We’ll see how defiant Stump in front of Congress, who has summed him to Capitol Hill to explain himself and the behavior of his employees. Federal prosecutors in both New York and California are also piling on the pressure.
Meanwhile, Carrie Tolstedt, the Wells Fargo exec who headed the unit running the phony account scam, sneaked away quietly from the bank in July 2016 with a whopping $125 million bonus.
CEO Stumpf made $19.3 million in compensation in 2015. COO Timothy Sloan took home $11 million. CFO John Shrewsbury received $9.05 million, as did David Carroll, SVP of Wealth and Investment Management.
Wells Fargo had been the country’s largest bank by market capitalization. But once word broke of planned congressional hearings, the bank’s stock slid 3.3%, cutting its market capitalization to $236.9 billion — now second in value to J.P. Morgan Chase & Co., with $240.3 billion.
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Wells Fargo Punished With Biggest Fine Ever
Wells Fargo is being slapped with the largest penalty since the CFPB was founded in 2011. The bank agreed to pay $185 million in fines, along with $5 million to refund customers. Of the total fines, $100 million will go toward the CFPB’s Civil Penalty Fund, $35 million will go to the Office of the Comptroller of the Currency, and another $50 million will be paid to the City and County of Los Angeles.
Previously, the largest civil penalty from the CFPB was a $40 million fine imposed on debt-relief company Morgan Drexen for allegedly charging illegal fees.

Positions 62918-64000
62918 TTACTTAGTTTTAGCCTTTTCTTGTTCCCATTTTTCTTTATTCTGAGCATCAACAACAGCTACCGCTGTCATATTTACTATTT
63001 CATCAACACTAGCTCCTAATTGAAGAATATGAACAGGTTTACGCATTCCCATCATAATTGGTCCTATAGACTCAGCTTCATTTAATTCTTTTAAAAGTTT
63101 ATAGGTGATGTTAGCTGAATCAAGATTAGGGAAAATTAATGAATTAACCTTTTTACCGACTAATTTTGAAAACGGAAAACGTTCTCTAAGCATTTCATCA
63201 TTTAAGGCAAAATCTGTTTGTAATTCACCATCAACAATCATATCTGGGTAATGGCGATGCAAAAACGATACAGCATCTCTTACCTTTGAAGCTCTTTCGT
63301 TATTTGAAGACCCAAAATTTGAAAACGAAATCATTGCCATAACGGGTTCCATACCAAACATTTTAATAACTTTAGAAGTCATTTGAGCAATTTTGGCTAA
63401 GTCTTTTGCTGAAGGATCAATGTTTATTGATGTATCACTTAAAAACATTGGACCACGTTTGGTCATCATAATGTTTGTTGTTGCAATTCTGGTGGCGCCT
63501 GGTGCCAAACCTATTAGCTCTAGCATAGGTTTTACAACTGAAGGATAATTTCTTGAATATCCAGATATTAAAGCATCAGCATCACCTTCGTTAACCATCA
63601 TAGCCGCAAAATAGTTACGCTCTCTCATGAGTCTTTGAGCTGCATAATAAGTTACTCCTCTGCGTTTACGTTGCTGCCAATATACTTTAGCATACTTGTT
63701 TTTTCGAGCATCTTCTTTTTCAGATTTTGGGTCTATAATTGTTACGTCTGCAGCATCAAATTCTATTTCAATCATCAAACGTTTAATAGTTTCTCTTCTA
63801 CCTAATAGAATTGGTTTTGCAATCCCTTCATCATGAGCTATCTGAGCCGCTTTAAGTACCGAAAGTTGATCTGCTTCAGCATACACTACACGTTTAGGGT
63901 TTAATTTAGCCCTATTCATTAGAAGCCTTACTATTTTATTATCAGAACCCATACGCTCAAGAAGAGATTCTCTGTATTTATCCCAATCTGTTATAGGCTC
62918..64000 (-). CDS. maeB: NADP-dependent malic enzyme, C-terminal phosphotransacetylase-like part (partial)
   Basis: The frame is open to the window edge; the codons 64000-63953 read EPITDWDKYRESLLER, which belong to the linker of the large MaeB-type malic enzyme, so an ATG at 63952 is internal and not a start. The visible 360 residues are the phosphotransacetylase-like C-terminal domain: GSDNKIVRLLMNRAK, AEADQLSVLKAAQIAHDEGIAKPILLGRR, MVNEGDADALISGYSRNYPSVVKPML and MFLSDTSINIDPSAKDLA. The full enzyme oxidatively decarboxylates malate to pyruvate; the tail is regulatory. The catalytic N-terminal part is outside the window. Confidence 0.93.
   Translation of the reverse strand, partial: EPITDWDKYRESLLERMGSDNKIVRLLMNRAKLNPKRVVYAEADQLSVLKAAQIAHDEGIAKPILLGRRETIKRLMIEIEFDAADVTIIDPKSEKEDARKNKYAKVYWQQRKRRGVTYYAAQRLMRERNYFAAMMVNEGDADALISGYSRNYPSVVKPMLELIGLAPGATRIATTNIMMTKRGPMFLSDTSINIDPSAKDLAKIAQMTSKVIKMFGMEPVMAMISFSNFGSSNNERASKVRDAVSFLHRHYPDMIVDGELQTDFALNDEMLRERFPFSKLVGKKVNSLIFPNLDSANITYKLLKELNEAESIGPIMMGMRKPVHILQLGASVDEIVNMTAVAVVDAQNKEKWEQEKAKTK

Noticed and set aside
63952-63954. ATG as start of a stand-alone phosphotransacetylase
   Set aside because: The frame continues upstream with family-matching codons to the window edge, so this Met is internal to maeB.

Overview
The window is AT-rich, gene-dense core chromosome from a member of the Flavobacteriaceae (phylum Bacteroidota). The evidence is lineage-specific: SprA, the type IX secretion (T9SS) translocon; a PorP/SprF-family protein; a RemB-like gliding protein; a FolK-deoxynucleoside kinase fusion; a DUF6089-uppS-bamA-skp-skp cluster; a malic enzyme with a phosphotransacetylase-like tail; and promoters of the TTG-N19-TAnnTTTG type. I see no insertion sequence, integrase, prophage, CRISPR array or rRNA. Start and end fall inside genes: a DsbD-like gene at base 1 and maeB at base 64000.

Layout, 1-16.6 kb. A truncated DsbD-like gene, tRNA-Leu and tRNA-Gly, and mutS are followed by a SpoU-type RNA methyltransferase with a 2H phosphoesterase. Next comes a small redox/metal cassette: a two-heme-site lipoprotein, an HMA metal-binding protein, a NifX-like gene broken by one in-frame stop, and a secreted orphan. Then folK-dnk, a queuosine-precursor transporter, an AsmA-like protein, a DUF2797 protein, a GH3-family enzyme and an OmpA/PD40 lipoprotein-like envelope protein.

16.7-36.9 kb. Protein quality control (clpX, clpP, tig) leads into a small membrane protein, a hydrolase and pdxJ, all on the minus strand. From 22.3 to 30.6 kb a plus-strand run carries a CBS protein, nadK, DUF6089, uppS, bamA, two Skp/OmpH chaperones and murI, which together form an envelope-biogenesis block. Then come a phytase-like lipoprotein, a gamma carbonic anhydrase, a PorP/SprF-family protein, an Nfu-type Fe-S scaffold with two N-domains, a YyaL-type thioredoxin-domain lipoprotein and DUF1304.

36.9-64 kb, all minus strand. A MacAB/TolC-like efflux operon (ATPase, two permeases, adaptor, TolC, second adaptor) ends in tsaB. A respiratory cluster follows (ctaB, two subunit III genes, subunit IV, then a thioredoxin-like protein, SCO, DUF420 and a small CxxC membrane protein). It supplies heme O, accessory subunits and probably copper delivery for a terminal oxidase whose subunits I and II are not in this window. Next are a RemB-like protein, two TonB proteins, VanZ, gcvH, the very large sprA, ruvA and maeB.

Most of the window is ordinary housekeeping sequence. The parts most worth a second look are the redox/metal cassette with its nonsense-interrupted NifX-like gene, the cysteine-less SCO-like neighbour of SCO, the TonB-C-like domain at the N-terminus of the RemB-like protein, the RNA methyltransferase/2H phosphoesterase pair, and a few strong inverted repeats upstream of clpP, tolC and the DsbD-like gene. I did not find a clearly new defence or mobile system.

Also as part of the settlement, Wells Fargo needs to make changes to its sales practices and internal oversight. The bank will be required to hire an independent consultant who will examine its performance-management and sales goals for employees to look for sales-integrity violations. The examiner will submit their findings to the CFPB within the next year.
Additionally, the settlement requires the bank to specifically alert all its California customers to review their accounts and shut down ones they don’t recognize or want.
You can read the full text of the CFPB’s Consent Order online.
The CFPB says the punishment is intended to send a message discouraging similar activities. “It reflects the severity of these violations, the breadth of the unfair and abusive practices, and how seriously we take them,” CFPB Director Cordray told reporters on a conference call.
It’s unclear, however, whether Wells Fargo — or any bank, for that matter — will be receiving the message that the CFPB is hoping to send. Sure, $185 million sounds like a lot to Joe Sixpack, but Wells Fargo made $22.894 billion in profits last year. The $185 million in fines and restitution represents a paltry 0.8% of the bank’s profits… again, earnings in a single year. To put that in perspective, that would be the equivalent of about a $400 fine for the average American making $50,000 annually — like an expensive speeding ticket, but hardly enough to make most tap the brakes and change their ways. It’s more like a slap on the wrist.
“One wonders whether the penalty is enough,” said David Vladeck, a Georgetown University law professor and former director of the Federal Trade Commission’s Bureau of Consumer Protection. “It sounds like a big number, but for a bank the size of Wells Fargo, it isn’t really.”
In a prepared statement, the ICBA said it is “outraged that any financial institution would betray the trust of its customers by opening bank accounts without their knowledge.”
“Not only is this conduct appalling and harmful to American consumers and communities,” the ICBA continued, “it also contributes to the growth of excessive regulation that needlessly burdens the local community banks that do right by their customers.”